In a situation where the chemical change in the binder results in the release of water, e.g., polymerization and cross-linking, a cure can be determined by the amount of water released above that would occur from drying alone. The techniques used to measure the amount of water released during drying as compared to when a binder is cured, are well known in the art.
In accordance with the above paragraph, an uncured binder is one that has not been cured.
As used herein, the term “alkaline” indicates a solution having a pH that is greater than or equal to about 7. For example, the pH of the solution can be less than or equal to about 10. In addition, the solution may have a pH from about 7 to about 10, or from about 8 to about 10, or from about 9 to about 10.
As used herein, the term “ammonium” includes, but is not limited to, +NH4, +NH3R1, and +NH2R1R2, where R1 and R2 are each independently selected in +NH2R1R2, and where R1 and R2 are selected from alkyl, cycloalkyl, alkenyl, cycloalkenyl, heterocyclyl, aryl, and heteroaryl.
The term “alkyl” refers to a saturated monovalent chain of carbon atoms, which may be optionally branched; the term cycloalkyl refers to a monovalent chain of carbon atoms, a portion of which forms a ring; the term alkenyl refers to an unsaturated monovalent chain of carbon atoms including at least one double bond, which may be optionally branched; the term cycloalkenyl refers to an unsaturated monovalent chain of carbon atoms, a portion of which forms a ring; the term heterocyclyl refers to a monovalent chain of carbon and heteroatoms, wherein the heteroatoms are selected from nitrogen, oxygen, and sulfur, a portion of which, including at least one heteroatom, form a ring; the term aryl refers to an aromatic mono or polycyclic ring of carbon atoms, such as phenyl, naphthyl, and the like; and the term heteroaryl refers to an aromatic mono or polycyclic ring of carbon atoms and at least one heteroatom selected from nitrogen, oxygen, and sulfur, such as pyridinyl, pyrimidinyl, indolyl, benzoxazolyl, and the like. It is to be understood that each of alkyl, cycloalkyl, alkenyl, cycloalkenyl, and heterocyclyl may be optionally substituted with independently selected groups such as alkyl, haloalkyl, hydroxyalkyl, aminoalkyl, carboxylic acid and derivatives thereof, including esters, amides, and nitriles, hydroxy, alkoxy, acyloxy, amino, alkyl and dialkylamino, acylamino, thio, and the like, and combinations thereof. It is further to be understood that each of aryl and heteroaryl may be optionally substituted with one or more independently selected substituents, such as halo, hydroxy, amino, alkyl or dialkylamino, alkoxy, alkylsulfonyl, cyano, nitro, and the like.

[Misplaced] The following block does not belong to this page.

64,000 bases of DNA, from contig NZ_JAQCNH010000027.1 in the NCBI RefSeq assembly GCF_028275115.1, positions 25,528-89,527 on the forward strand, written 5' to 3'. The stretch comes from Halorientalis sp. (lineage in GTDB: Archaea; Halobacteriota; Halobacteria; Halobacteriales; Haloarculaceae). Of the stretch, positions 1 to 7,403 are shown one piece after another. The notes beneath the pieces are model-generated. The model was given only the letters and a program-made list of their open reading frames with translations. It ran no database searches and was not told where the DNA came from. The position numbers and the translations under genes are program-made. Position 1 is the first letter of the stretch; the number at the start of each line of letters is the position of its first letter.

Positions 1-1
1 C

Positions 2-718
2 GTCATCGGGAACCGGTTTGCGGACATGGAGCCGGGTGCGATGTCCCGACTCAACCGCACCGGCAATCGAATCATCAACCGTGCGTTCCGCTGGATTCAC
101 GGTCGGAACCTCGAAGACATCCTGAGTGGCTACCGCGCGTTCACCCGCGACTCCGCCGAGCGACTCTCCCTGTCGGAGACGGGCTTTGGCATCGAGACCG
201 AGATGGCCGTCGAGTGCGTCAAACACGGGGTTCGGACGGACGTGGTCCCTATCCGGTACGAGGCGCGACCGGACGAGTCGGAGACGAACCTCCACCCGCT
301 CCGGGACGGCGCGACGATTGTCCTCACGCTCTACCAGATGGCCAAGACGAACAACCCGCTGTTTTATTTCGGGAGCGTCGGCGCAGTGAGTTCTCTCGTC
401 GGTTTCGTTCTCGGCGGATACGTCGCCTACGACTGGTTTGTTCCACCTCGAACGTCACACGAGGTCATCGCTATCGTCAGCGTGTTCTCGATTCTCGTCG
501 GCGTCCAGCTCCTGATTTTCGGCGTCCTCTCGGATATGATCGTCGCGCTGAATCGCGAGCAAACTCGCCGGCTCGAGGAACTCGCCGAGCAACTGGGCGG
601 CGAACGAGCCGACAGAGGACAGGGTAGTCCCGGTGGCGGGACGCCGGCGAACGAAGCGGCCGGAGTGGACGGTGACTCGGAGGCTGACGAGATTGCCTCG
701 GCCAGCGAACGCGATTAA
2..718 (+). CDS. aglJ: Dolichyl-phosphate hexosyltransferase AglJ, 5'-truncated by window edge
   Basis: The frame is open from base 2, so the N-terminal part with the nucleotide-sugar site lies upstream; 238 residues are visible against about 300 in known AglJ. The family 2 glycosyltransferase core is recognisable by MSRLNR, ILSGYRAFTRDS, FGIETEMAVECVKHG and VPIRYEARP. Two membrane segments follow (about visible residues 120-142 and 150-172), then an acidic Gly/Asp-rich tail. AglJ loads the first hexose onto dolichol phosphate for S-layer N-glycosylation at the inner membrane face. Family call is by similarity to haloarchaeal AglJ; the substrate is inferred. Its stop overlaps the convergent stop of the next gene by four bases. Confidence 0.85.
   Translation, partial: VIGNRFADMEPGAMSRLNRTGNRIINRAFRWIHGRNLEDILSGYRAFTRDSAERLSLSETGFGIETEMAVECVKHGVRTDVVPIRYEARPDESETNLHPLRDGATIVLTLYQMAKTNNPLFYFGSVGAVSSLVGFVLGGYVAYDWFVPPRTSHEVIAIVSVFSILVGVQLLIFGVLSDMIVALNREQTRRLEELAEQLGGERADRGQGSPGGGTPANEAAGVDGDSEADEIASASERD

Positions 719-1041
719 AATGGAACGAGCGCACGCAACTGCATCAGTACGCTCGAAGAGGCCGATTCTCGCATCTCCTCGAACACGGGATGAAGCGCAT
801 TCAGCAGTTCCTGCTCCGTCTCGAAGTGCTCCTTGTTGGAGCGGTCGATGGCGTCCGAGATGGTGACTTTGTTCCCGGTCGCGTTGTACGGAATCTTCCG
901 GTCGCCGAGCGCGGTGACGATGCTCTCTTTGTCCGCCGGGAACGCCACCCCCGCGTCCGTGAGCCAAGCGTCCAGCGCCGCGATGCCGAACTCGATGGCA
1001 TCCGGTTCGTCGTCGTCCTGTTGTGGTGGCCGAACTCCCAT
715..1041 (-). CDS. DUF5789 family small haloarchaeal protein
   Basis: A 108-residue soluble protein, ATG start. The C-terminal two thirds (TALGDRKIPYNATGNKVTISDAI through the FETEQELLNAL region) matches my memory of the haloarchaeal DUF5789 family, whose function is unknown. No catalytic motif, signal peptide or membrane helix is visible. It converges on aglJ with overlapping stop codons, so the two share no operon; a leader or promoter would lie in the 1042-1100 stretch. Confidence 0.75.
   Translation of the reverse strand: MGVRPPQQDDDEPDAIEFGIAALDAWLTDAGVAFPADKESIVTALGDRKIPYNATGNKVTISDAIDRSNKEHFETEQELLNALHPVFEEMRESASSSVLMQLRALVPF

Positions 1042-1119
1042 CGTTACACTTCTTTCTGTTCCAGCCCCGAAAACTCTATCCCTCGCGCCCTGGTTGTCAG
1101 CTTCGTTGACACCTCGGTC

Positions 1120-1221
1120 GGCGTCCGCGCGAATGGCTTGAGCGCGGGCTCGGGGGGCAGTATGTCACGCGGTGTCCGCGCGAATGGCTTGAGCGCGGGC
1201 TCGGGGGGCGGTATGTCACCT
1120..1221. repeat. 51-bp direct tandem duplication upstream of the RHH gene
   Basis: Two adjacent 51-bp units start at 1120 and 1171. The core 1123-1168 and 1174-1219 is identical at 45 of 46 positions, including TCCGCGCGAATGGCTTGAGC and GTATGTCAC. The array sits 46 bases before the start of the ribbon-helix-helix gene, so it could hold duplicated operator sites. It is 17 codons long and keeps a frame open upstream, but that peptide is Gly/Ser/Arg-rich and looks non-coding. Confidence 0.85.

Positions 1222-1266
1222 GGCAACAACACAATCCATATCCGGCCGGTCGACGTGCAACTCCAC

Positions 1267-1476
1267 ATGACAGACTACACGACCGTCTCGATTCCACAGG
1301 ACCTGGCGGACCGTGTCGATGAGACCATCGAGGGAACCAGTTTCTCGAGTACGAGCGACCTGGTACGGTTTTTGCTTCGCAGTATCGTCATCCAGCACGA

As used herein, the term “polycarboxylic acid” indicates a dicarboxylic, tricarboxylic, tetracarboxylic, pentacarboxylic, and like monomeric polycarboxylic acids, and anhydrides, and combinations thereof, as well as polymeric polycarboxylic acids, anhydrides, copolymers, and combinations thereof. In one aspect, the polycarboxylic acid ammonium salt reactant is sufficiently non-volatile to maximize its ability to remain available for reaction with the carbohydrate reactant of a Maillard reaction (discussed below). In another aspect, the polycarboxylic acid ammonium salt reactant may be substituted with other chemical functional groups. Illustratively, a monomeric polycarboxylic acid may be a dicarboxylic acid, including, but not limited to, unsaturated aliphatic dicarboxylic acids, saturated aliphatic dicarboxylic acids, aromatic dicarboxylic acids, unsaturated cyclic dicarboxylic acids, saturated cyclic dicarboxylic acids, hydroxy-substituted derivatives thereof, and the like. Or, illustratively, the polycarboxylic acid(s) itself may be a tricarboxylic acid, including, but not limited to, unsaturated aliphatic tricarboxylic acids, saturated aliphatic tricarboxylic acids, aromatic tricarboxylic acids, unsaturated cyclic tricarboxylic acids, saturated cyclic tricarboxylic acids, hydroxy-substituted derivatives thereof, and the like. It is appreciated that any such polycarboxylic acids may be optionally substituted, such as with hydroxy, halo, alkyl, alkoxy, and the like. In one variation, the polycarboxylic acid is the saturated aliphatic tricarboxylic acid, citric acid. Other suitable polycarboxylic acids are contemplated to include, but are not limited to, aconitic acid, adipic acid, azelaic acid, butane tetracarboxylic acid dihydride, butane tricarboxylic acid, chlorendic acid, citraconic acid, dicyclopentadiene-maleic acid adducts, diethylenetriamine pentaacetic acid, adducts of dipentene and maleic acid, ethylenediamine tetraacetic acid (EDTA), fully maleated rosin, maleated tall-oil fatty acids, fumaric acid, glutaric acid, isophthalic acid, itaconic acid, maleated rosin oxidized with potassium peroxide to alcohol then carboxylic acid, maleic acid, malic acid, mesaconic acid, biphenol A or bisphenol F reacted via the KOLBE-Schmidt reaction with carbon dioxide to introduce 3-4 carboxyl groups, oxalic acid, phthalic acid, sebacic acid, succinic acid, tartaric acid, terephthalic acid, tetrabromophthalic acid, tetrachlorophthalic acid, tetrahydrophthalic acid, trimellitic acid, trimesic acid, and the like, and anhydrides, and combinations thereof.